Statement attributable to:
Robert McLean, MD, FACP
President, American College of Physicians
Washington, DC (April 23, 2019) —The American College of Physicians (ACP) is encouraged that the Centers for Medicare and Medicaid Services (CMS) are testing new delivery and payment models to support the role of care provided by primary care physicians. The new models, announced in a briefing attended by ACP representatives, are intended to recognize the value of primary care physicians in our health care system by offering sustainable and predictable prospective monthly payments to practices, to reduce administrative burdens for clinicians, to increase the quality of care for patients, and to allow practices and their physicians to share in savings from keeping patients healthy and out of the hospital whenever possible.
Internal medicine specialists are uniquely trained to provide adult patients with primary and comprehensive care throughout their lifetimes, and ACP is supportive of new primary care models that recognize and support their contributions to bringing greater value to their patients. The new models are important steps in this direction. Specifically, ACP is pleased that CMS has considered our recommendations to provide a variety of payment and delivery models that support internal medicine and primary care practices, from smaller and independent practices to larger integrated ones. Of note, ACP is optimistic that the new models will emphasize the important role primary care plays in value-based care delivery, that models are voluntary and have a range of risk options, and that practices should use population health management data to reap potential benefits. Additionally, ACP is supportive of the fact that the new models aim to reduce administrative burdens—potentially allowing physicians to spend more time with their patients.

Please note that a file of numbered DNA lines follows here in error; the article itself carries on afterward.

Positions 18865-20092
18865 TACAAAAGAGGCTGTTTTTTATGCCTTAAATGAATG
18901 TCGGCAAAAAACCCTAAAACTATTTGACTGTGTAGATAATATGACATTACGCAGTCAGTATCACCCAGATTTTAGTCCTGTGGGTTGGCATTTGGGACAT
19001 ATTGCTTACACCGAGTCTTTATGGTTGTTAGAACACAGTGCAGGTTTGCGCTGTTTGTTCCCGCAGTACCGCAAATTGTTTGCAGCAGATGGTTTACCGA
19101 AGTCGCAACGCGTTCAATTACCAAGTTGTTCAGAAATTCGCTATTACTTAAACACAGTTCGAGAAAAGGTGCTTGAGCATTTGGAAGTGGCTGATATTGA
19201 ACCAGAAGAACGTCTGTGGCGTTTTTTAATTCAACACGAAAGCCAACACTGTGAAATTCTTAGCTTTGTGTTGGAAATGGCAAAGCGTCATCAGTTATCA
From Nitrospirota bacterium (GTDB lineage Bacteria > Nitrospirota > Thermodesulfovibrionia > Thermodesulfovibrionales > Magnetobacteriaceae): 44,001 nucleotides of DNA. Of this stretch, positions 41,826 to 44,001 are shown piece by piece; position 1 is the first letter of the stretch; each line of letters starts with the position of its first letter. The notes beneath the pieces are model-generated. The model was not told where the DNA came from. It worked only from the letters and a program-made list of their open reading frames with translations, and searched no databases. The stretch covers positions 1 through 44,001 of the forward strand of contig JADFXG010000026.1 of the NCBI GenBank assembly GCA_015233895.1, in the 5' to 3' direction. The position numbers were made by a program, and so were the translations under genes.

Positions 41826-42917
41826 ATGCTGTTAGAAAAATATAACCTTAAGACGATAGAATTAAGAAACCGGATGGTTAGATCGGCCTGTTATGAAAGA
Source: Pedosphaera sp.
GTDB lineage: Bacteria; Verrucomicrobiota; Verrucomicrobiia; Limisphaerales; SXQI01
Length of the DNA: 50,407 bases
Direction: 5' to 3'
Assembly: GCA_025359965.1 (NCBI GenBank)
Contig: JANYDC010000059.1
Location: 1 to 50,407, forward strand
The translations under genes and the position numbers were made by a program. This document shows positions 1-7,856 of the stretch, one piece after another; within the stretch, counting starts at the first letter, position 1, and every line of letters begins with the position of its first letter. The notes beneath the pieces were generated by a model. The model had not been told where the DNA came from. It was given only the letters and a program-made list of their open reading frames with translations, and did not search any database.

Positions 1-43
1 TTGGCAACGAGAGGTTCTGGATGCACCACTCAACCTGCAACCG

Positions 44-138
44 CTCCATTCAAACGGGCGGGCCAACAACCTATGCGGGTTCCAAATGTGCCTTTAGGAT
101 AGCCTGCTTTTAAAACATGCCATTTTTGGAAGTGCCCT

The success and viability of these models will depend on the extent that they are supported by payers in addition to Medicare and Medicaid, are adequately adjusted for differences in the risk and health status of patients seen by each practice, are provided predictable and adequate payments to support and sustain practices (especially smaller independent ones), are appropriately scaled for the financial risk expected of a practice, are provided meaningful and timely data to support improvement, and are truly able to reduce administrative tasks and costs, among other things
ACP will continue to evaluate the new payment and delivery models based on such considerations, and we look forward to working with CMS and to continue advocating for ways to support the value of primary care for physicians and for all patients across the health care system.
About the American College of Physicians
The American College of Physicians is the largest medical specialty organization in the United States with members in more than 145 countries worldwide. ACP membership includes 154,000 internal medicine physicians (internists), related subspecialists, and medical students. Internal medicine physicians are specialists who apply scientific knowledge and clinical expertise to the diagnosis, treatment, and compassionate care of adults across the spectrum from health to complex illness. Follow ACP on Twitter, Facebook, and Instagram.
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